Apple WWDC 2023 Recap: Bigs Bets on AR/VR, Brand New iOS 17, And More

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Apple‘s WWDC (Worldwide Developers Conference) event is usually where the company unveils first looks and software updates for existing Apple products, the public responds with so many memes, and we never heard the end of how Steve Jobs would feel about Apple releases these days. If you too are fatigued with another minor camera update to the iPhone, then this year’s keynote address at Apple’s Cupertino, California headquarters pulled out all the stops, namely their next moon shot product — the Vision Pro mixed reality headset.

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This is a big gamble for Apple (Tim Cook even called it a “new kind of computer” in his presentation), but a huge vindication for those betting on the XR (Extended Reality) ecosystem going mainstream. But amidst the conversations about how the Vision Pro might or might not live up to the likes of more ubiquitous models like Meta’s Quest Pro or the Playstation VR2, we got updates on everything from software upgrades, to new Mac hardware announcements, and more.

Here are the the top five best things we saw and Apple WWDC 2023 and what to look out for in the coming months.

Apple Vision Pro Headset

Apple Vision Pro Mixed-Reality Headset

The Apple Vision Pro is an ambitious and long-awaited contender in the AR/VR headset race, and by far the biggest announcement of WWDC 2023. While social media made visual comparisons to Ready Player One (a novel/film about a dystopia where most people spend their lives in a virtual reality universe), the Vision Pro is technically a computer, with the same M2 chip found in Apple’s best computers.

But it won’t come cheap — Apple Vision Pro will retail for $3,499, and will start shipping early next year. This is a big ask when we’ve gotten to the point where you can get a really solid VR helmet for under $300. That being said, the biggest draw here is the connection to Apple’s entire ecosystem of widgets and apps, a play that angles the Vision Pro as more of a Swiss Army Knife for everything from work from home, to travel, and less about targeting hardcore gamers.

The headset itself still looks similar to devices like the Quest Pro, with a curved OLED display on the outside, a glass that obscures the cameras, and a wide band around the back (there’s also rumors there might be an external battery pack involved). The Vision Pro has 4K resolution enabled through three-element lenses (which can be swapped out for different visual purposes). The audio pods are inside the band that fits over your ears, and you’ll get that spatial audio quality through “ray tracing” maps that track your position. And there are no chunky control handles here, since the headset is controlled through hand and body motion and voice commands alone (though that might be a bit of a learning curve.).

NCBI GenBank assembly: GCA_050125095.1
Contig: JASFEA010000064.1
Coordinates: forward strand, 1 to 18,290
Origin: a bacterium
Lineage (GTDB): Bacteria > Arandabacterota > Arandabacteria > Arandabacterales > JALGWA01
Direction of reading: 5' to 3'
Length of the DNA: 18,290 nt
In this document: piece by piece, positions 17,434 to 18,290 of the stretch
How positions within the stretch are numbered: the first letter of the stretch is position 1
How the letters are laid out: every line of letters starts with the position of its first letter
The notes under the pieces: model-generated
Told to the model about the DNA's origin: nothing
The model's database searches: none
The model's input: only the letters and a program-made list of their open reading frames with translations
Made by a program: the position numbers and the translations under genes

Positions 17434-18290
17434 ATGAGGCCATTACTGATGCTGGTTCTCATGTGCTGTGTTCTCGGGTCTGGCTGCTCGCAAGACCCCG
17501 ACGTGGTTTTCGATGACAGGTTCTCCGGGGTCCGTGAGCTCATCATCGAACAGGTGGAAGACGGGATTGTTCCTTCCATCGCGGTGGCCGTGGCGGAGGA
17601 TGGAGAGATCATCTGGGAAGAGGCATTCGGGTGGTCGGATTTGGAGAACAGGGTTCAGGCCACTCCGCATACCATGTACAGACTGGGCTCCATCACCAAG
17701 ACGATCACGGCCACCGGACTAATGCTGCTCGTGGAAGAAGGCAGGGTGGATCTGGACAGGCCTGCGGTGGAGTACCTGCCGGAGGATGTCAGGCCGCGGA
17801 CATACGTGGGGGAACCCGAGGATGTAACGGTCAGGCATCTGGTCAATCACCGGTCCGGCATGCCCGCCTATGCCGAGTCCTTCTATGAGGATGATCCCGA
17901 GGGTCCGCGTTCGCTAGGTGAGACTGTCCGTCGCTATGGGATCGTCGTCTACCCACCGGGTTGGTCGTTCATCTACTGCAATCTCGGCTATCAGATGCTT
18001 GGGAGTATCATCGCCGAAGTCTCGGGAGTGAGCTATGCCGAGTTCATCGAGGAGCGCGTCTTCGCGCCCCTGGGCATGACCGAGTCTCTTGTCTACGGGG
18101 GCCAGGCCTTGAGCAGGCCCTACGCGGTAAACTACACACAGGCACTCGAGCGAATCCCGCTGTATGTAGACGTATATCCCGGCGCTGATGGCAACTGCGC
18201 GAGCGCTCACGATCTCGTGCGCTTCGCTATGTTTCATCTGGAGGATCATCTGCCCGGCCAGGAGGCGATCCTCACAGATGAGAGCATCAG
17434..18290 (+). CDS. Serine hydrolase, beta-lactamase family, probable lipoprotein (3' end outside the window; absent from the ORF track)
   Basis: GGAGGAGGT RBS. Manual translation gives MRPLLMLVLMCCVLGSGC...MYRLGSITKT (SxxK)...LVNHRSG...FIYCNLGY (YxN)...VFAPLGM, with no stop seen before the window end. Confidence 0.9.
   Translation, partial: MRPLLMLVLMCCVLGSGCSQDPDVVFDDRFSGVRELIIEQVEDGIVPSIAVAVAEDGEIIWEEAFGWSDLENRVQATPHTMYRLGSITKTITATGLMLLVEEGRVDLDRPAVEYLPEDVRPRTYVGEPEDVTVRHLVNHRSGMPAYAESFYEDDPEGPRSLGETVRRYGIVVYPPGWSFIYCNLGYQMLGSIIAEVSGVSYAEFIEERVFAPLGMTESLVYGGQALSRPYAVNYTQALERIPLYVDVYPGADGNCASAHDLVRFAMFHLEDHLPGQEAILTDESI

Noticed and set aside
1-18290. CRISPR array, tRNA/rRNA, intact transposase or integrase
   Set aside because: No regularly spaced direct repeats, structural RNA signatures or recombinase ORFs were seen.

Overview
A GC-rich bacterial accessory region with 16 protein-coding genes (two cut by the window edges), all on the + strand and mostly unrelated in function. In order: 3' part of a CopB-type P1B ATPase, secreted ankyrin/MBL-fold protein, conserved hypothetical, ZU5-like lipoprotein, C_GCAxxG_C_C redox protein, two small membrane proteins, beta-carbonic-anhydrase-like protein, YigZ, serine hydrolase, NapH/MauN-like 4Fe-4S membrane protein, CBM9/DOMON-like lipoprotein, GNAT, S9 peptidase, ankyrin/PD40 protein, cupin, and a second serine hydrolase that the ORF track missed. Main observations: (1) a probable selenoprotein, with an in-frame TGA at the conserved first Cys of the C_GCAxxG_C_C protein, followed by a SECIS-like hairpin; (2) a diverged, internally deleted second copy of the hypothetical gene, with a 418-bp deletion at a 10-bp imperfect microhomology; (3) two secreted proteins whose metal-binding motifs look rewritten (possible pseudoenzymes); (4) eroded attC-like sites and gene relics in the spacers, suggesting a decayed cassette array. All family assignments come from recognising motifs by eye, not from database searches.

The Vision Pro runs on Apple’s new VisionOS, a new iOS framework designed just for the headset, and the personal display on your face is very reminiscent of the widgets you’d see on your iPhone or Apple Watch. But with 12 cameras, six microphones, and five sensors, there’s a lot more it can do — including take spatial pictures with Apple’s first 3D camera. It also has the particularly unique ability to track your facial motions and project them to others as a full model when you’re on FaceTime, Zoom, or other video chatting apps.

Disney is one of the Vision Pro’s biggest partners, and a teaser during the keynote showed the ability to watch courtside replays of NBA games and interact with exclusive 3D experiences. Disney Plus will also launch on the Vision Pro when it’s released, according to Disney CEO Bob Iger.

But if you’re not convinced that the Vision Pro is the next breakthrough in AR/VR, or simply can’t wait for the release, check out our Sony VR2 review, or these other four top-rated VR headsets.

MacBook Air 15

Macbook Air 15

Apple announced the shiny new Macbook Air 15 too, the first laptop in the Air series that runs on Apple’s M2 chipset, and a much larger version of the MacBook Air 13 that dropped last year.

The MacBook Air 15 gets up to 18 hours of battery life, and comes with up to 24GB of memory and up to 2TB of storage. Apple’s 15-inch MacBook Air is available to order today starting at $1,299 (or $1,199 with a student discount), and will be more widely available on sites like Amazon on June 13.

One thing still sacrificed for a slim profile is a lack of ports — the 15-inch MacBook Air has only two Thunderbolt ports, a MagSafe charging port, and a 3.5mm headphone jack on the other side. That being said, it’ll be a dream to commute with at 11.5mm thick and just 3.3 pounds. The new laptop also has a 15.3-inch Liquid Retina display with a 1080p camera above the notch for video calls (along with three mics and a six-speaker sound system with force-canceling subwoofers).